In order for Mike to be found guilty of theft, it is necessary for the prosecution to prove without reasonable doubt, all the necessary elements of the offence under s.1 of the TA 1968 and TA 1978. The first element is the actus reus, which is the appropriation of property belonging to another, and the second are the mens rea elements which are dishonesty, and the intention to permanently deprive.
Mike has received an overpayment from his former employer and decided to keep the money and fly to Australia to visit his son. The issue that arises is whether this constitutes theft. "Property includes money" within the terms of s.4 (1) and that it belongs to another (former employer) under s.5 (1). Now it needs to be considered whether there has been an appropriation. There is a limited definition of "appropriation" in s.3. This makes clear that the D may appropriated property if there is an "assumption" of the rights of the owner and that this may occur "without stealing" if the property is later kept or dealt with. On the facts of this case the D alleges that the money has been sent to his account. Under s.5 (4), since the money has been paid to his account by mistake, Mike is under the obligation to make restoration of the money or its equivalent value. His omission to do so indicates that the actus reus elements are satisfied.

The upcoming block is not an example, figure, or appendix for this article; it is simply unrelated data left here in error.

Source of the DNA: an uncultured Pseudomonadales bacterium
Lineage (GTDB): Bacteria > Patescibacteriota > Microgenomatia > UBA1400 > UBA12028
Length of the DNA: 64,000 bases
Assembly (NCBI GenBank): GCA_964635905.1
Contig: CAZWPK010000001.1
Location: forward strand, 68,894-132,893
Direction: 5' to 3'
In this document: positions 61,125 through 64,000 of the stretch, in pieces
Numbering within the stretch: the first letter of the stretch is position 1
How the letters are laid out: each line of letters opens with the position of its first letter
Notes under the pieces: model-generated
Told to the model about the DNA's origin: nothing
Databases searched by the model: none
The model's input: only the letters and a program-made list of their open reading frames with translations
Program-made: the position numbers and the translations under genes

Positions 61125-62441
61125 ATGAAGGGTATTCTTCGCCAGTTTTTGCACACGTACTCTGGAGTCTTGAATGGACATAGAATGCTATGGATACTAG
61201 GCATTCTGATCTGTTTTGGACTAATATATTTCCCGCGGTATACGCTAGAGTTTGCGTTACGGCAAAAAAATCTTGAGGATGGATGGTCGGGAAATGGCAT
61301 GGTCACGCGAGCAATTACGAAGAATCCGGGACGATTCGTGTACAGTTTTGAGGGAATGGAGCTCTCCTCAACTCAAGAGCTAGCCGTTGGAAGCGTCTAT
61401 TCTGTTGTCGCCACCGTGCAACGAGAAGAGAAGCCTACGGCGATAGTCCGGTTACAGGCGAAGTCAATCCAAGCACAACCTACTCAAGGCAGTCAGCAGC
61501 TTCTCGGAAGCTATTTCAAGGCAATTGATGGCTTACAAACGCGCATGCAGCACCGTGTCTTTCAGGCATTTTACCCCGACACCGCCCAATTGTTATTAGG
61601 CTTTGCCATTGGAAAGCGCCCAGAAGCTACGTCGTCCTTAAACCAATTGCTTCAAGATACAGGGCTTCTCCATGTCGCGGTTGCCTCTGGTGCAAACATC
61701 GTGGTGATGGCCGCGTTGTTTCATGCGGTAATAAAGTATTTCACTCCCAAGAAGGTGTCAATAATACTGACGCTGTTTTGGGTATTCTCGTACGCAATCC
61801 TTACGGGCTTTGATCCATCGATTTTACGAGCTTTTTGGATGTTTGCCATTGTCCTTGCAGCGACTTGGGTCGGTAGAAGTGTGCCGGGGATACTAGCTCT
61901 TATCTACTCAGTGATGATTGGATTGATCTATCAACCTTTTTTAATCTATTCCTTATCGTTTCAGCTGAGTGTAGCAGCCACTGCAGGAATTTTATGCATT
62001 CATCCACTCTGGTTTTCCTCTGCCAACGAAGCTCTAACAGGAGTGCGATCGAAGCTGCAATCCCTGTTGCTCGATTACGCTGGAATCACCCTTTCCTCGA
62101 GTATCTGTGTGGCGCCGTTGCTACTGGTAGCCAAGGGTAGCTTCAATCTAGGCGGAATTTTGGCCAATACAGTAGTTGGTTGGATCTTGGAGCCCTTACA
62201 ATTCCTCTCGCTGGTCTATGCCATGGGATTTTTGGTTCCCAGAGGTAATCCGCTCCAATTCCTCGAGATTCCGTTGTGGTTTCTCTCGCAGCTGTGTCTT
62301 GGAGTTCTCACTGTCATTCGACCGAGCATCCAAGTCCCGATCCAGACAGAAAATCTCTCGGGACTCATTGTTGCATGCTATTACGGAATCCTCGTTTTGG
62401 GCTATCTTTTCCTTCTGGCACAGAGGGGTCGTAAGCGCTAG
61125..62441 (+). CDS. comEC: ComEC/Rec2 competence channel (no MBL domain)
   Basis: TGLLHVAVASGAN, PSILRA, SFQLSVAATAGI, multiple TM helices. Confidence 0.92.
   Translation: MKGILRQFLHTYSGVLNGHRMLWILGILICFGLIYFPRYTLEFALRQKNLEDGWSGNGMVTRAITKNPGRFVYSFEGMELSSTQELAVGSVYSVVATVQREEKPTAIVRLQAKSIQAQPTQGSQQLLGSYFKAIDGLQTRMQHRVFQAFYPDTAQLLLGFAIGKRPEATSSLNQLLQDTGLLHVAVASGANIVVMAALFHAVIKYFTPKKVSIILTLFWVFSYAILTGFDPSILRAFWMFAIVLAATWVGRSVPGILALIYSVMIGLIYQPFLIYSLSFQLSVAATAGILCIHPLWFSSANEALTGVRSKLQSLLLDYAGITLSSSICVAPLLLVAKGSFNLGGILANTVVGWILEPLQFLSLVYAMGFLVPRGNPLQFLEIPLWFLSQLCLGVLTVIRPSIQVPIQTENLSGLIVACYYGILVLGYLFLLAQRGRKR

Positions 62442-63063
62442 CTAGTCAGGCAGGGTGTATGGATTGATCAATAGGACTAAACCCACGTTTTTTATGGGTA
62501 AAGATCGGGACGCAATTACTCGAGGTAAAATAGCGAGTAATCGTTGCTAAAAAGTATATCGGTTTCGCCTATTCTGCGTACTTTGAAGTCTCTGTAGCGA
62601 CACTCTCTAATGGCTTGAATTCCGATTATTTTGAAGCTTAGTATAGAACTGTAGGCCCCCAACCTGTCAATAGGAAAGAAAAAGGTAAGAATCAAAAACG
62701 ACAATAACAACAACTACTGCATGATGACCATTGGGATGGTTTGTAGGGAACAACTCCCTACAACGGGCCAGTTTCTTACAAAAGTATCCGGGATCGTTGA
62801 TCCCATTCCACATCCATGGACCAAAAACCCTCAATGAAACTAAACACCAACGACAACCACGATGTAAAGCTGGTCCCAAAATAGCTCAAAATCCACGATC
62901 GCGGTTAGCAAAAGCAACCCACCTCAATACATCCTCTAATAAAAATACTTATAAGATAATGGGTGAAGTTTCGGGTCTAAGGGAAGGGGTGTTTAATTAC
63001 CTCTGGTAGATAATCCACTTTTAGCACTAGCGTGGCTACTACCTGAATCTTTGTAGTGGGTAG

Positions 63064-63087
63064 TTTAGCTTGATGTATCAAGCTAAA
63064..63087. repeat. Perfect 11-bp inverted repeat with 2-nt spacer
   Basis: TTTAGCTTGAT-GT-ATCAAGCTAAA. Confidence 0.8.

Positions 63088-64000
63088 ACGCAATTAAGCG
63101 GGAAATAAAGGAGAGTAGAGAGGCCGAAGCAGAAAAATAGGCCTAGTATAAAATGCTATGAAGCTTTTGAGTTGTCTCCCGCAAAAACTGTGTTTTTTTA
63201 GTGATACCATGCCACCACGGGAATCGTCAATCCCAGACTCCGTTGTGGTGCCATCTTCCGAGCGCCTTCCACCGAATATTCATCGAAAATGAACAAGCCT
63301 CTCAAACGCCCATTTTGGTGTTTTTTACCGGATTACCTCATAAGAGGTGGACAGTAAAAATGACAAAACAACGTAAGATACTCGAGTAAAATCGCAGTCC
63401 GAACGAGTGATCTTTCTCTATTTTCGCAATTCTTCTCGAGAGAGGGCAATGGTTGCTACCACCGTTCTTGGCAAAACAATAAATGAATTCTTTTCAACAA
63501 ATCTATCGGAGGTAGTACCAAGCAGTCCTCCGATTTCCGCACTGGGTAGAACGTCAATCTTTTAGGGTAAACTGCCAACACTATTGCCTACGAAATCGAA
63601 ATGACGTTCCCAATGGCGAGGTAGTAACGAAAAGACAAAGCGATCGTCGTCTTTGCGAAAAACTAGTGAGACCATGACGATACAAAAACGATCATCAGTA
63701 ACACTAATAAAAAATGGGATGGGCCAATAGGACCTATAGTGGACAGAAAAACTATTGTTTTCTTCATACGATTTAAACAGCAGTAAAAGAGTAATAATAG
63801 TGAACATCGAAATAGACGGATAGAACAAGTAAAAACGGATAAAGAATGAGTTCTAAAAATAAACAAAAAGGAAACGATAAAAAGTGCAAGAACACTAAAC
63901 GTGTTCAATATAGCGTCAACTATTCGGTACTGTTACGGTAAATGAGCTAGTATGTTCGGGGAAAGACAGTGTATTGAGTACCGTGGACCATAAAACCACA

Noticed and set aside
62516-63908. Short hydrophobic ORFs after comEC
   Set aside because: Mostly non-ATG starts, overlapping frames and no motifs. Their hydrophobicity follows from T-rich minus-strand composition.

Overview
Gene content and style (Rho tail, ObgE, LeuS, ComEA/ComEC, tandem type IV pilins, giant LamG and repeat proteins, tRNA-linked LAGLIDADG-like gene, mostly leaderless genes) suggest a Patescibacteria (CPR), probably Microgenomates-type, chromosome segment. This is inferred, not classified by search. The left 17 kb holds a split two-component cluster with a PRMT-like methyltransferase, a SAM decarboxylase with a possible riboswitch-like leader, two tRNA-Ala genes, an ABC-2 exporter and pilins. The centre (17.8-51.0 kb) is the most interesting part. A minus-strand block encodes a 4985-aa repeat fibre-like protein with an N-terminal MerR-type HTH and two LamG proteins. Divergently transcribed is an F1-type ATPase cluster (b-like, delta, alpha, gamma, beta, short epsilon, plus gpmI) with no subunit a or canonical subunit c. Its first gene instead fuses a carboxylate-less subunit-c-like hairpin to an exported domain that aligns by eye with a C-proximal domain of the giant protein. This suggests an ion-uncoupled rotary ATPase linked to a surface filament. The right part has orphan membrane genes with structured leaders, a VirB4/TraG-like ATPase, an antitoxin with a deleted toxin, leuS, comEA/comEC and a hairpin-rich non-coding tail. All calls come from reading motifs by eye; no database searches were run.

The prosecution must prove a dishonest intention to permanently deprive. It is clear that Mike has an intention to permanently deprive under s.6 (1) as he intends to treat the money as his own and there is no intention to return it, he would be unable to return it because he is currently unemployed. As for "dishonesty," the problem is that there is no definition of "dishonesty" in the Act. Instead, s.2 provides for situations where the D's appropriation is not to be considered dishonest. It is unlikely that Mike could rely on either s.2 (1) (a), (b) or (c). Nonetheless, it is evidence that the... [continues]
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